Being taken into custody by an immigration officer is a terrifying experience for both the person who is in custody and for the members of their family. Immigration proceedings can last months, and sometimes even years, and one of the first questions on everyone’s mind is whether you can be released from custody and remain free in the interim.
At Castañeda Law, we represent people who are the subject of removal proceedings. They are all concerned about being jailed while the immigration system proceeds at its own pace. That’s where we come in. Our attorneys will explain about immigration bonds, the process by which a bond is obtained, and how bond hearings work. We will protect your rights, and take the necessary steps to insure, if at all possible, that you are released while your case is pending. Call us today. We offer a consultation.
When you are detained at an immigration center, you may be able to qualify for a bond. The immigration bond is money you provide to the United States Department of Homeland Security in order to secure your release from detention while the proceeding moves forward. It may be possible to post the money directly, or to post it through a company that issues these bonds. At the end of the case, the bond is returned. If the person does not show up for their hearing, however, the bond is “forfeited” to the government.
The purpose of a bond hearing is to present facts to the judge centering on whether to allow a bond to be posted to secure the release of the detainee, and the amount of the bond. Some of the issues the judge may look at are the immigrant’s:
There are other facts that may also be relevant to the judge’s decision. The essence of the hearing is for the judge to make a determination as to (a) whether you will show up for your future immigration hearings, and (b) whether, if you are released, you pose a danger to the community. If the judge finds that you are not subject to mandatory detention (see below), and that you should be able to post an immigration bond, the amount of the bond will be set. Immigration and Customs Enforcement (ICE) may or may not provide an amount they say you should pay. If ICE does not put forth an amount, or if you think the amount they ask for is too high, you can ask the just to set the amount.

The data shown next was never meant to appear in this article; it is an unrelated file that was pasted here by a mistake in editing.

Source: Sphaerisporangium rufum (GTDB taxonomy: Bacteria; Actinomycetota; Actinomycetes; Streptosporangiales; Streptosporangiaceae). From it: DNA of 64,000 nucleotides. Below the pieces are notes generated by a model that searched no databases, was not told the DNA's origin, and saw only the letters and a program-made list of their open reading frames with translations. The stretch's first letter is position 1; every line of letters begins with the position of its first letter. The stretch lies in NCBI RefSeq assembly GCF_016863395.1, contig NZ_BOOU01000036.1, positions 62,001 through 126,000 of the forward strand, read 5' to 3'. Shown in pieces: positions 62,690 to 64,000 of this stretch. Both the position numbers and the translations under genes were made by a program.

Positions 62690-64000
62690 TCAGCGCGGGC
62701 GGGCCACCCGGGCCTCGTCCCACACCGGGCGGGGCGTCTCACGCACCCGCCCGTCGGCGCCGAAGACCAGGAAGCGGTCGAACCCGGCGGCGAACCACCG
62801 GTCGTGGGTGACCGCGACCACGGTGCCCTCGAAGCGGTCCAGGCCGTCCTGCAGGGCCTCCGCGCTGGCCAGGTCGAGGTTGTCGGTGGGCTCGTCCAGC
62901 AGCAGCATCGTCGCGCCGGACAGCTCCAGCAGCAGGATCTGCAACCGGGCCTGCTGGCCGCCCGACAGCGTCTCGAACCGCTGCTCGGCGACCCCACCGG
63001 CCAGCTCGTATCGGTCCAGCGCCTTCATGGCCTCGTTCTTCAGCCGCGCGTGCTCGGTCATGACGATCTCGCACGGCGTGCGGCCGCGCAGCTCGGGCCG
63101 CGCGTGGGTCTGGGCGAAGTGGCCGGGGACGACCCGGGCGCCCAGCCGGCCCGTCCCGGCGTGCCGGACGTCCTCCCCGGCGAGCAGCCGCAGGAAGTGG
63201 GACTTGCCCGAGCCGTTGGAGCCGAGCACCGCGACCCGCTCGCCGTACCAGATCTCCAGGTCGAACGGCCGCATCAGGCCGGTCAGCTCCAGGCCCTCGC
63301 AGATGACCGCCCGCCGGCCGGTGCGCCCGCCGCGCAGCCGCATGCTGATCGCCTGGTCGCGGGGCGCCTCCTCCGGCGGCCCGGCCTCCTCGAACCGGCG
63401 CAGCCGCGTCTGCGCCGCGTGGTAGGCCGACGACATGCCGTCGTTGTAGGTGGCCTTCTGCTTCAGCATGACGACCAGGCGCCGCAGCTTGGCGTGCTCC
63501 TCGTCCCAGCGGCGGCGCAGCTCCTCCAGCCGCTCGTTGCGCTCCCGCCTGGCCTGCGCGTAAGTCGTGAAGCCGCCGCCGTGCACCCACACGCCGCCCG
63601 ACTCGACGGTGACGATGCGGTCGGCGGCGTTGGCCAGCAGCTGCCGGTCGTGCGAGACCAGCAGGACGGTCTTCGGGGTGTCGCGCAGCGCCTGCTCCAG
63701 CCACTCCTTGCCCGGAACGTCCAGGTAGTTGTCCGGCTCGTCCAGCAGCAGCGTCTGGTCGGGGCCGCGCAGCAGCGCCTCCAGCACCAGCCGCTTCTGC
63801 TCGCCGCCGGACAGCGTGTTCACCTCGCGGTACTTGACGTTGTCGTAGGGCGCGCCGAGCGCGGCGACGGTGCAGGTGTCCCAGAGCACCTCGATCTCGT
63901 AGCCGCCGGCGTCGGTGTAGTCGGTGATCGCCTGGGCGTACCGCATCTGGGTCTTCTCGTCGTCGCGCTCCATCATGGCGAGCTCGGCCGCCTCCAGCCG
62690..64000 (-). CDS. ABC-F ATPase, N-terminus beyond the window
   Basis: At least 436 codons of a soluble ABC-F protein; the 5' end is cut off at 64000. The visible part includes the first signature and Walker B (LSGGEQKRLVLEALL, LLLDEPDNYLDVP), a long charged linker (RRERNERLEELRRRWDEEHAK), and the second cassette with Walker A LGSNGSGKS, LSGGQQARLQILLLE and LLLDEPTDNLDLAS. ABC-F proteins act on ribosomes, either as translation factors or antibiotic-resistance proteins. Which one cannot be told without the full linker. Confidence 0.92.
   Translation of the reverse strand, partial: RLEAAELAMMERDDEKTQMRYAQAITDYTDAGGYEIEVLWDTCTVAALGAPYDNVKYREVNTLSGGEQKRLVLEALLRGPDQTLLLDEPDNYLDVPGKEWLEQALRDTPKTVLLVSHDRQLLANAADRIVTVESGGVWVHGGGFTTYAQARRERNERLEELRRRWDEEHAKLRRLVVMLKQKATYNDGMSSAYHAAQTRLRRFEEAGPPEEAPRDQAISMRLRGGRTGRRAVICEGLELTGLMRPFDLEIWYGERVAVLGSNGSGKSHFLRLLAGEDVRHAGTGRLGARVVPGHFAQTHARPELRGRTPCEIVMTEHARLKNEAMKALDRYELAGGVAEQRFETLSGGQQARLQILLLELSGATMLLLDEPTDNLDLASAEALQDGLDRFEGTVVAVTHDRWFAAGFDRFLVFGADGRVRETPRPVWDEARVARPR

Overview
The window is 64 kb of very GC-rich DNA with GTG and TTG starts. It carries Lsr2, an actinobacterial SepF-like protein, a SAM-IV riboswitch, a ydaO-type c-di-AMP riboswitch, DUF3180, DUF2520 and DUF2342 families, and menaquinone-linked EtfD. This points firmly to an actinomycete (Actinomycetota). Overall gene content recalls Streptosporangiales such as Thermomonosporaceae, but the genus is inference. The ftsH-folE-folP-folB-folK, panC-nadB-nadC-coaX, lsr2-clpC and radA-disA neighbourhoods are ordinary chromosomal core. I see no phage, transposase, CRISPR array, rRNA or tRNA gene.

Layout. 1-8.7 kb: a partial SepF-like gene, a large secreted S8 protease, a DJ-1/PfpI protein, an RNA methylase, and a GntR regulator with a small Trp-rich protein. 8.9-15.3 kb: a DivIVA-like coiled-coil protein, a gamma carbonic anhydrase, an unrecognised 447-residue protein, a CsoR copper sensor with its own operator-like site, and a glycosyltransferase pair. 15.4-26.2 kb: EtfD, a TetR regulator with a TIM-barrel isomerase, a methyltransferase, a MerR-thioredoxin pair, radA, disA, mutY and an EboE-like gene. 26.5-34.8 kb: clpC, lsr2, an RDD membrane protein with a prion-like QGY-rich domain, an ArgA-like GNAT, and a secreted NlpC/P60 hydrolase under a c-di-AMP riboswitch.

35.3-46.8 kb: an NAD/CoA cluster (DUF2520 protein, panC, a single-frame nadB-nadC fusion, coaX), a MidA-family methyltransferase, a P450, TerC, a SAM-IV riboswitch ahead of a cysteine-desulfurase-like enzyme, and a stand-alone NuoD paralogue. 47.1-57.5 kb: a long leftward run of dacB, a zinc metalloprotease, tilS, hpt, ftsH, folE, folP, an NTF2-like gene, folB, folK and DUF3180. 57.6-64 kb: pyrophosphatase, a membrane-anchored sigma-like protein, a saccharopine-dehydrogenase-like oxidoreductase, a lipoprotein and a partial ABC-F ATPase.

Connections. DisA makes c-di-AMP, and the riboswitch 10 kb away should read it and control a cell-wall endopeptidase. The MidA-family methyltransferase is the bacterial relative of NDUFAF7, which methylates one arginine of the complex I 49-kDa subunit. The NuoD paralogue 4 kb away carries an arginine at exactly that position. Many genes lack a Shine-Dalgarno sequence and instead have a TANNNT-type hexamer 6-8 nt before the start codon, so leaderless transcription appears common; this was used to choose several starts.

In some cases, the detainee may be ineligible for a bond. If you are not eligible, you are required to remain in custody until a decision is made in your case as to whether you should be deported (removed). This is what is known as “mandatory detention.”
There are a number of reasons why you may be subject to mandatory detention. Most involve convictions, under certain circumstances, for crimes that would render a person inadmissible to the United States in the first place, or removable. They include an aggravated felony conviction, conviction of many crimes involving moral turpitude, most drug crimes, and others.
Obtaining any relief or success in connection with an immigration matter may appear difficult, especially with the federal government on the other side. But in this area, as in many others, studies show time and time again that those who are represented by an experienced immigration attorney obtain better results, on the whole, than those who represent themselves.
At Castañeda Law, our attorneys were born outside the United States. They know the difficulties faced by people who are attempting to enter the country, or to remain here. They also know the effect of uncertainty as to the future, especially when an immigrant is in custody, and unsure about when he might every be released to see his family again.
We will advise you whether you are entitled to post an immigration bond, and we will represent you at your bond hearing. Our goal will be to secure your release on as favorable conditions as possible. Contact our office for a consultation.
Call (303) 386-7135 (Colorado) or (602) 560-3131 (Arizona)